During calm nights in May and June, and synched by the full moon, bladderwrack releases its eggs and sperms. If you want to pay tribute to the forests of the sea and help bladderwrack reproduce, especially in the Baltic Sea, you can help it find new homes.
You don’t need to erect an underwater Midsummer pole, as (P)Art of the Biomass did together with marine biologists Cecilia Wibjörn and Maria Bodin at Tjärnö Marine Laboratory, Sweden. The only thing you need is a large rock where fertilized eggs of bladderwrack, zygotes, can settle. Or a brush, with which you can scrub a cliff clean from green algae, below the waterline, nearby where bladderwrack grows. If there’s an abundance of green algae, bladderwrack might find it hard to find a surface where the tiny zygotes can settle and grow.
Midsummer full moon occurs the 24th of June, 8:40 p.m. (CEST/Swedish time). If it’s a calm evening, the bladderwrack will spawn. Before this happens, take a walk with us to the sea.
It’s the smell of home I guess
Find your way to the sea Seek out where bladderwrack grows on hard cliffs and stones Air-filled pods keep the algae afloat Spongy bladders are swelling when ready to spawn Prepare a clean, hard surface Scrub a cliff Sink a stone Feel the sponginess and readiness Smell the tangle And for a moment, be that stone
Submerged sustainability at the sea edge with ocean literacy and blue humanities across art and science
The United Nations has proclaimed a Decade of Ocean Science for Sustainable Development 2021-2030 to support efforts to reverse the cycle of decline in ocean health and gather ocean stakeholders worldwide behind a common framework that will ensure ocean science can fully support countries in creating improved conditions for sustainable development of the Ocean.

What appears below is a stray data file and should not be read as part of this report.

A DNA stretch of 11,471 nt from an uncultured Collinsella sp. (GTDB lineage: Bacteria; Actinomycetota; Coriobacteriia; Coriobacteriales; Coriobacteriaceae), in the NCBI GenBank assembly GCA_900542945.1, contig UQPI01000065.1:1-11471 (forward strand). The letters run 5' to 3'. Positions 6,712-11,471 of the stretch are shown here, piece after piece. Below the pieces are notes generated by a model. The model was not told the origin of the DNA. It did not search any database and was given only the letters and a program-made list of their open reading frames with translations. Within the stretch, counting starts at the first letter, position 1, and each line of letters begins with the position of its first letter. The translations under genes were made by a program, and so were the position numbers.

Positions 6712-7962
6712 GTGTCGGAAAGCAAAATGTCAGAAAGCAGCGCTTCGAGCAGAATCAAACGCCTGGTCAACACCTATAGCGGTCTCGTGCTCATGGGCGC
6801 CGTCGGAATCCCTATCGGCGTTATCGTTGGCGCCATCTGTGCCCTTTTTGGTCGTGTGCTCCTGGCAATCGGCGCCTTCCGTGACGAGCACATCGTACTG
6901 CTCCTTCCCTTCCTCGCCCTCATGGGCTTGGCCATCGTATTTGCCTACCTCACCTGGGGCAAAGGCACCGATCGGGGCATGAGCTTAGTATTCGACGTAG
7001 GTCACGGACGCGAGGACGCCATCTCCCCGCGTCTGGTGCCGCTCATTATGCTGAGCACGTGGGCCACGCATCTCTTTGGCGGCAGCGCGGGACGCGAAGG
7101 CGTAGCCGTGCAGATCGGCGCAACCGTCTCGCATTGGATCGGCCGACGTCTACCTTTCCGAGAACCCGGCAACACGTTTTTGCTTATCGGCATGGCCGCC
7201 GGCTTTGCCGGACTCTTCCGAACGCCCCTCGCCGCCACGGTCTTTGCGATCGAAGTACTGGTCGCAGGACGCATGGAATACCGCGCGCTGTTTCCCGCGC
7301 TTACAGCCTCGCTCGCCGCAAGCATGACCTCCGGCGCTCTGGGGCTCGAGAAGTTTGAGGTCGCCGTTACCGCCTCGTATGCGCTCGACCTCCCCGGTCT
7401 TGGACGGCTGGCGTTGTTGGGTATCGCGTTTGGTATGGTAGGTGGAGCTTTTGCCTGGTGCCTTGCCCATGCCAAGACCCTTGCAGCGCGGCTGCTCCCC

Today, 8 June 2020, a start on this decade, stand out as the world oceans day! At the Posthumanities Hub we celebrate this day with a short description of our research on ocean literacy, blue and oceanic humanities, and low trophic mariculture across art and science.
All through the extended history of Earth, the coast line has been a zone of unrest where waves and tides have forged life and land on this planet. Oceanic algae, once terraforming Earth into a breathable planet, still produces most of our oxygen. The edge of the sea remains a strange and beautiful place, as Rachel Carson remarked with all its wondrous creatures in mind (1955/1998, The Edge of the Sea). Low-trophic marine zones, with kelp and other macro-algae (seaweeds), oysters, mussels and sea urchins, provide a host of benefits to various organisms, humans included, in providing many species with sanctuary and mitigating the eutrophication of the sea. Comparing this zone to the forests, Charles Darwin (1839, Voyages) observed on the sheer “number of living creatures of all Orders whose existence intimately depends on kelp”, and warned of the insurmountable effects should it perish (Filbee-Dexter et al. 2016, Filbee-Dexter and Wernberg 2018). Today, kelp forests and mussel beds are receding with the warming waters of climate change. They seem to in fact slowly perish however nutritious and beneficial they are for many species, including humans (Aksnes et al 2017). In dire times of environmental degradation, ocean acidification, and climate change, it is about time we turn our attention and appreciation to such low-trophic creatures and to the tidal zone of mariculture, as in this postdisciplinary arts and humanities project, submerged.
Sea Change at a glance
Sea Change is a postdisciplinary knowledge and capacity-building project on the potential of coastal mariculture aiming to connect marine sciences, natural history, cultural heritage and sustainability engineering with arts and environmental humanities research. The overall goal is to deepen ecological understanding and culturally contextualize scientific insight in eco-feminist theory, posthumanities and coastal communities so to stimulate society’s cultural imagination and invite a sea change of ethical responses to the state of sea life. In order to catalyse such change, this project will examine and unlock the transformational potential of eating, socializing and thinking with low tropic sea life and mariculture initiatives.
This project is a collaboration with KTH sustainability scientists, spatial practioners Cooking Sections, and Bonniers Konsthall. It involves the following researchers from The Posthumanities Hub: Cecilia Åsberg, Caroline Elgh Klingborg, Janna Holmstedt, and Marietta Radomska, and acknowledge the edible inspiration of the Lofoten International Art Festival 2019 and its Kelp Congress.